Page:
Accessibility statement

Healing, Harming, Feeling: Medical Hermeneutics in Early Modern Literature - ENG00140M

« Back to module search

  • Department: English and Related Literature
  • Module co-ordinator: Dr. Namratha Rao
  • Credit value: 20 credits
  • Credit level: M
  • Academic year of delivery: 2022-23
    • See module specification for other years: 2021-22

Module summary

‘Within the infant rind of this weak flower
Poison hath residence, and medicine power’

The Greek word for philter or medicine, pharmakon, also meant poison, and is used by Socrates to describe the nature of writing in Plato’s dialogue, Phaedrus. The idea of medicine in the early modern period teetered uneasily between poison and nourishment—transformative in multiple directions—and reading and writing were activities that could heal as well as hurt, affecting bodies, souls and the state. The rich constellation of topics that make up early modern medical writing, for example, narratives of illness and pain, of bodies, minds and feelings, are in turn remote and familiar, compelling and estranging, and invite us to examine the aesthetic, affective, social and political entanglements of health.

We will attend to an array of literary forms and genres, including lyric and narrative poetry, drama, diaries, self-help guides and recipes, to explore and analyse the construction and crises of selves and communities, the social and global contexts of sickness and wellbeing, and the diverse kinds of embodied experience in lives and centuries both divided from and tied to our own. Each seminar will focus, broadly speaking, on an affect or event that shapes and is shaped by language and theories of illness and health, even as we’re attuned to the ways in which they blur, clash and overlap: deformity, melancholy, sin, love, sympathy, remedy, death and madness. We will collectively read a combination of texts—literary and theoretical, early modern and contemporary—and think through the kinds of judgment they enable and foreclose, and the implications, and even inheritances, for our present conceptions of physical and mental health.

Module will run

Occurrence Teaching cycle
A Spring Term 2022-23

Module aims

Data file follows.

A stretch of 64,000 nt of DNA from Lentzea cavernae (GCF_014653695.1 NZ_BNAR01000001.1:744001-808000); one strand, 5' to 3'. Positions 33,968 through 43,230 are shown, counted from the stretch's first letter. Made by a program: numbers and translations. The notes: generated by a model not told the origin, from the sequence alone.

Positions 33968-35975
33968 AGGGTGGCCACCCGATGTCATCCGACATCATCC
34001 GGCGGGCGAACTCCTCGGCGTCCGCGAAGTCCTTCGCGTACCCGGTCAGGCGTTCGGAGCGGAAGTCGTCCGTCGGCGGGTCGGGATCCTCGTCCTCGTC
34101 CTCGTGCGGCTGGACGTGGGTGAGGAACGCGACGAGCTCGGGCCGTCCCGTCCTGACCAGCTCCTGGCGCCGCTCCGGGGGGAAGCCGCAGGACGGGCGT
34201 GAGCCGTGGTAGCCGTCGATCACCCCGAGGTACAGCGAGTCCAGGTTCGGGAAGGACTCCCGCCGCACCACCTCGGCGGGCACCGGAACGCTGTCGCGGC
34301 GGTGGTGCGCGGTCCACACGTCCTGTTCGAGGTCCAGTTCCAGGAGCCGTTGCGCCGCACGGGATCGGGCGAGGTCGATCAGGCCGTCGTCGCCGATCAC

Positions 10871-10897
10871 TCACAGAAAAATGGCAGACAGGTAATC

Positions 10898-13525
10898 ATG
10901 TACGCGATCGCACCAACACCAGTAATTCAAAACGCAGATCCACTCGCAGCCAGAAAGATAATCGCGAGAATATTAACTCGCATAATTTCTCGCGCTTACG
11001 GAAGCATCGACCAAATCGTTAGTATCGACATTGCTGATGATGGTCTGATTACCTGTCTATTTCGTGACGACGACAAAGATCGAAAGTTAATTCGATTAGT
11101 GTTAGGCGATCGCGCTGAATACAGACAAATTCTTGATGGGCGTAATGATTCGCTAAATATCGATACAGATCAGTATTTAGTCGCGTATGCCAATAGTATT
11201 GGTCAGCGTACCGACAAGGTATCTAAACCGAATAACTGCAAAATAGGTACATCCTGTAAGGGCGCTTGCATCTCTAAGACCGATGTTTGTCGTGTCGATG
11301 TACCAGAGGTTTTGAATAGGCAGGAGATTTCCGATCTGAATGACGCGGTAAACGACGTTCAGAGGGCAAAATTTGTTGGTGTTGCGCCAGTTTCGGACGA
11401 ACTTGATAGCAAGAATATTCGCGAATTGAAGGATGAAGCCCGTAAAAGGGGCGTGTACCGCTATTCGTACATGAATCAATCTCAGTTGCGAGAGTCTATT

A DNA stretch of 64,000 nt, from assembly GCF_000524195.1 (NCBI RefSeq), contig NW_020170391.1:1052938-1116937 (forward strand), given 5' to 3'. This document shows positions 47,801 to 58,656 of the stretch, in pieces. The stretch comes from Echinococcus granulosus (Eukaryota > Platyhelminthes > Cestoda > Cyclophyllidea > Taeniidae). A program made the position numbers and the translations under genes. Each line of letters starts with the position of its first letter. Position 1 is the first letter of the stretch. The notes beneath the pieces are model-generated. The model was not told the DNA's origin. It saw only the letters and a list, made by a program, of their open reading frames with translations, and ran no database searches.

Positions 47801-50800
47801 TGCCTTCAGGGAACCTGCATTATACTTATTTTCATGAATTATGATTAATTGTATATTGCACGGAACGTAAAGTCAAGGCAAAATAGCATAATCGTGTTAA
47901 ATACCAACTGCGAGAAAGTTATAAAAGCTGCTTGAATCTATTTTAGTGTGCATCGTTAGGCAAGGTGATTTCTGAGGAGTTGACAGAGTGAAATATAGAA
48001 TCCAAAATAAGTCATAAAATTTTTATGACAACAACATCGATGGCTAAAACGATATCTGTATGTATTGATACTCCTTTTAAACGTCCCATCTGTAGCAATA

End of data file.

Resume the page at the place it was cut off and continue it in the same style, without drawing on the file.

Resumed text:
This module aims to introduce you to a range of early modern texts concerned with illness and health, thinking, in particular, about their aesthetic, affective, social and political dimensions. Methodologically, it encourages you to read comparatively and cross-disciplinarily, between literary and non-literary texts, and between the fields of literature, philosophy, and the history of medicine.

Module learning outcomes

On successful completion of the module, you should be able to:

  1. Demonstrate an advanced understanding of and engagement with a range of early modern literary and non-literary texts.

  2. Demonstrate an advanced understanding of and engagement with key theoretical texts in critical medical humanities.

  3. Evaluate key debates within relevant critical fields including embodiment, affect and disability studies.

  4. Produce independent arguments and ideas in seminars and in writing, which engage critically with material from and beyond the syllabus.

Assessment

Task Length % of module mark
Essay/coursework
4,500 word essay
N/A 100

Special assessment rules

None

Additional assessment information

You will hand in an essay of 1,400-1,600 words in Week 6 of the Autumn term for the Postgraduate Life in Practice module. The main purpose of the essay is to ensure that the department can identify those students who may require additional assistance with academic writing skills. Material from this essay may be re-visited in either one of the January essays or the dissertation. It is therefore an early chance to work through material that might be used in assessed work. The title topic of the essay, like the title topic of all assessed work for the degree, is left open to the individual student.

Reassessment

Task Length % of module mark
Essay/coursework
4,500 word essay
N/A 100

Module feedback

You will receive feedback on all assessed work within the University deadline, and will often receive it more quickly. The purpose of feedback is to inform your future work; it is designed to help you to improve your work, and the Department also offers you help in learning from your feedback. If you do not understand your feedback or want to talk about your ideas further you can discuss it with your module tutor, the MA Convenor or your supervisor, during their Open Office Hours

Indicative reading

  • Primary texts, in full or in extract, by Edmund Spenser, William Shakespeare, John Donne, Robert Burton, Anne Clifford, Dionys Fitzherbert, Margaret Hoby; sonnets and erotic lyric; medical recipes
  • Critical writings by e.g. Frantz Fanon, Michel Foucault, Audre Lorde, Susan Sontag, Jacques Derrida, Martha Nussbaum
  • Classical texts, in extract, from Hippocratic writings, Plato, Aristotle, Lucretius



The information on this page is indicative of the module that is currently on offer. The University is constantly exploring ways to enhance and improve its degree programmes and therefore reserves the right to make variations to the content and method of delivery of modules, and to discontinue modules, if such action is reasonably considered to be necessary by the University. Where appropriate, the University will notify and consult with affected students in advance about any changes that are required in line with the University's policy on the Approval of Modifications to Existing Taught Programmes of Study.